Evans comments on Armstrong case, also speaks of frustration at suspicion hanging over riders
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Friday, November 16, 2012

Evans comments on Armstrong case, also speaks of frustration at suspicion hanging over riders

by VeloNation Press at 6:15 PM EST   comments
Categories: Pro Cycling, Tour de France, Doping
2011 Tour winner applauds USADA’s investigation

Cadel EvansWhile he acknowledges that many questions are going to be asked about the sport after the Lance Armstrong/US Postal Service investigations, Cadel Evans has said that he is frustrated by any suggestions that every big rider has broken the rules or that they all have shadows over them.

“As a clean athlete and to be accused of being a drug cheat, personally it’s very offensive and very hard to take,” he said, speaking extensively for the first time since the Armstrong sanctions were handed down. “Maybe those people have a thing or two to learn about commitment, hard work, dedication and how far people can go with natural ability.”

Evans’ comments came in a Financial Review interview and there, looking back, he admitted that reflection shows that there were warning signs about Armstrong and his team-mates.

“I always said that not only was he the best Tour rider but he also had the best Tour team in history,” he explained. “But the fact that all of the riders in that team performed at such a high level during the crucial moments was always, well . . .”

He hints that Armstrong’s consistency was also something which was unusual. “The human body is not a finely tuned machine [and], even with meticulous preparation, things go wrong. But Lance was always able to overcome these and it was always at the right moment.”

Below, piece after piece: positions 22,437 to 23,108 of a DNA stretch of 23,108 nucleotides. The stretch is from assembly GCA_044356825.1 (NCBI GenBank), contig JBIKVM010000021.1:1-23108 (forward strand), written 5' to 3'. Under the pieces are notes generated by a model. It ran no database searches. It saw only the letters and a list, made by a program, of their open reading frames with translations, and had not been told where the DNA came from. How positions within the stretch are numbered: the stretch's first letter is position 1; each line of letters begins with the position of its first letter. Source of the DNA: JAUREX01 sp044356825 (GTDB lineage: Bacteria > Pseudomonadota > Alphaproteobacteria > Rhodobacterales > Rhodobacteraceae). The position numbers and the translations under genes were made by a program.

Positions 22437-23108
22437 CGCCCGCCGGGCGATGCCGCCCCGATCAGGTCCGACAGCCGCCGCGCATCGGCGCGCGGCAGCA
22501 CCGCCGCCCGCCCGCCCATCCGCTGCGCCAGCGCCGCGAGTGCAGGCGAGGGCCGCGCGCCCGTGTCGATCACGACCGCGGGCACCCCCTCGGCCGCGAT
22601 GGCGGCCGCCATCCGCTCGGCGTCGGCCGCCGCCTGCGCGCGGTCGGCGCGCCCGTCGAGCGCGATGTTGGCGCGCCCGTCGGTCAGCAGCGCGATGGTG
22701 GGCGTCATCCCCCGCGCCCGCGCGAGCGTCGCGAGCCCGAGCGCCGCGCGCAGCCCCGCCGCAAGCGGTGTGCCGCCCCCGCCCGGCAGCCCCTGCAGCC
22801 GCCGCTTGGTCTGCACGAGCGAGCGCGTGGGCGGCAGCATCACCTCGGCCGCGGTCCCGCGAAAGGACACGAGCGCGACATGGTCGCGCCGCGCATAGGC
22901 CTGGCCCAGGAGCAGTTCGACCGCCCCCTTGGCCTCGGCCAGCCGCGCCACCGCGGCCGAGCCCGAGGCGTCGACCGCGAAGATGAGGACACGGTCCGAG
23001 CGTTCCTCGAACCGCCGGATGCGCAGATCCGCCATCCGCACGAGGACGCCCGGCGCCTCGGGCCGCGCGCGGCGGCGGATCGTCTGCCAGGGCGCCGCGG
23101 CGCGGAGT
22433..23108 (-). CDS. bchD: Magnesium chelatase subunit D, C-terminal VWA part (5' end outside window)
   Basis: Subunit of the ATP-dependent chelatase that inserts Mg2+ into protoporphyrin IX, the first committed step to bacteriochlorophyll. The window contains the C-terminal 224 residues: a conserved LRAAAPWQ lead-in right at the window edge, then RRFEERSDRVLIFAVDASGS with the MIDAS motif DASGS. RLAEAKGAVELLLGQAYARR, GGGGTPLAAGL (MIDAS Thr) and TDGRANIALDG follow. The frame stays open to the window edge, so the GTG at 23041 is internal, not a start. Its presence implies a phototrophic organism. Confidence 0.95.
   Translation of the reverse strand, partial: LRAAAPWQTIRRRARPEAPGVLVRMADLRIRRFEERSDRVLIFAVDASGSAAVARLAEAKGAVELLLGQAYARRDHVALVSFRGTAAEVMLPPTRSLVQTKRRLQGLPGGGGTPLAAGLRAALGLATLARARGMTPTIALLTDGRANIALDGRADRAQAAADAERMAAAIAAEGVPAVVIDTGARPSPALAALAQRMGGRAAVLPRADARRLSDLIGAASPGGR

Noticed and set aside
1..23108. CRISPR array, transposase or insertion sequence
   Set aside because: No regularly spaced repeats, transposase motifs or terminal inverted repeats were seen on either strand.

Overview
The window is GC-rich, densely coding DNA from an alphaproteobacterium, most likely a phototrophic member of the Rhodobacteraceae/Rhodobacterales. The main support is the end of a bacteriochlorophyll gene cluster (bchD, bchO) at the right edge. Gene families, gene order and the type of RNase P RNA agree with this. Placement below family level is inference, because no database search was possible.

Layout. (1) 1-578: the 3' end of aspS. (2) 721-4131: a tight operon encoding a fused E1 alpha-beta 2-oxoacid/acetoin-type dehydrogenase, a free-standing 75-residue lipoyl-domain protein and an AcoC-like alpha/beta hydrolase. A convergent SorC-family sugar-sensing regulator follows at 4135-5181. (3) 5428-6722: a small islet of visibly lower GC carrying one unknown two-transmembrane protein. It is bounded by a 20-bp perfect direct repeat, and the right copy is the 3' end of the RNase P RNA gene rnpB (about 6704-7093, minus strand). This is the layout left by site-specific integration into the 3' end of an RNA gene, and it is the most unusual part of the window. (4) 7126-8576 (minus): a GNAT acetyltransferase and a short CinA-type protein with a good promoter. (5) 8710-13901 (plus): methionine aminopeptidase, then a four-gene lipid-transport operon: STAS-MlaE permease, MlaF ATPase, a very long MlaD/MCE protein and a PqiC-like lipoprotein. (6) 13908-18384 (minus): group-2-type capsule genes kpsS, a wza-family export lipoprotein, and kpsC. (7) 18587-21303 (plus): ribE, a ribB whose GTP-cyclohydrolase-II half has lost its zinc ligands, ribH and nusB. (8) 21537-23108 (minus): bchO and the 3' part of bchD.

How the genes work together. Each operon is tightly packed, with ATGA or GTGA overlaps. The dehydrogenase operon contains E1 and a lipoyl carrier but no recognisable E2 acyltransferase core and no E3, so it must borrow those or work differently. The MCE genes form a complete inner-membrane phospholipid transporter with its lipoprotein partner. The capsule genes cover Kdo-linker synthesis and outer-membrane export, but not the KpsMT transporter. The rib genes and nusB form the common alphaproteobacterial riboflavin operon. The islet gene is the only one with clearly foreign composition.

“He went out there and won seven Tours and...with hindsight, they are not his any more. But now they are no one’s.”

Armstrong was stripped of his Tour titles by the US Anti Doping Agency, a sanction which was ultimately accepted by both the UCI and the World Anti-Doping Agency. Both had the right to appeal the verdict to the Court of Arbitration for Sport; both accepted USADA’s penalties and thus backed up the punishment.

The reaction from within the peloton has been mixed, with some riders saying that they still regard Armstrong as the rightful winner of those Tours. They show little indignation despite the years of deceit, but Evans is one of the riders who applauds the action.

“I have to say congratulations to the authorities who have done this,” he said. “If someone is thinking they can take drugs as a sports person, they are going to be very scared of this whole affair because fifteen years after they have won their race and passed their drug test they know it is possible they can be uncovered.

“There has been such a change in mentality in cycling now, and I think we have left that behind us, and that’s why I say to cycling fans, let’s not lose faith.”

Evans also commented on what was a tough Tour defence for him, particularly due to illness during the race. He was below par in the weeks after the Tour too, but believes he is over the virus which affected him during the season.

He also feels that the 2013 Tour de France route is one that suits him a lot more than this year’s did. He believes that last July’s race was ideal for Bradley Wiggins, but that next year’s can give him the chance to net a second Tour.

“The 2012 course really favoured [his] team, and Team Sky had a team perfectly suited to that course,” he said. “Next year I think it will be more like the 2011 one, where it is more likely decided in the final week.”

That was when Evans made his winning move, and it’s a position he hopes he’ll be in again next July.


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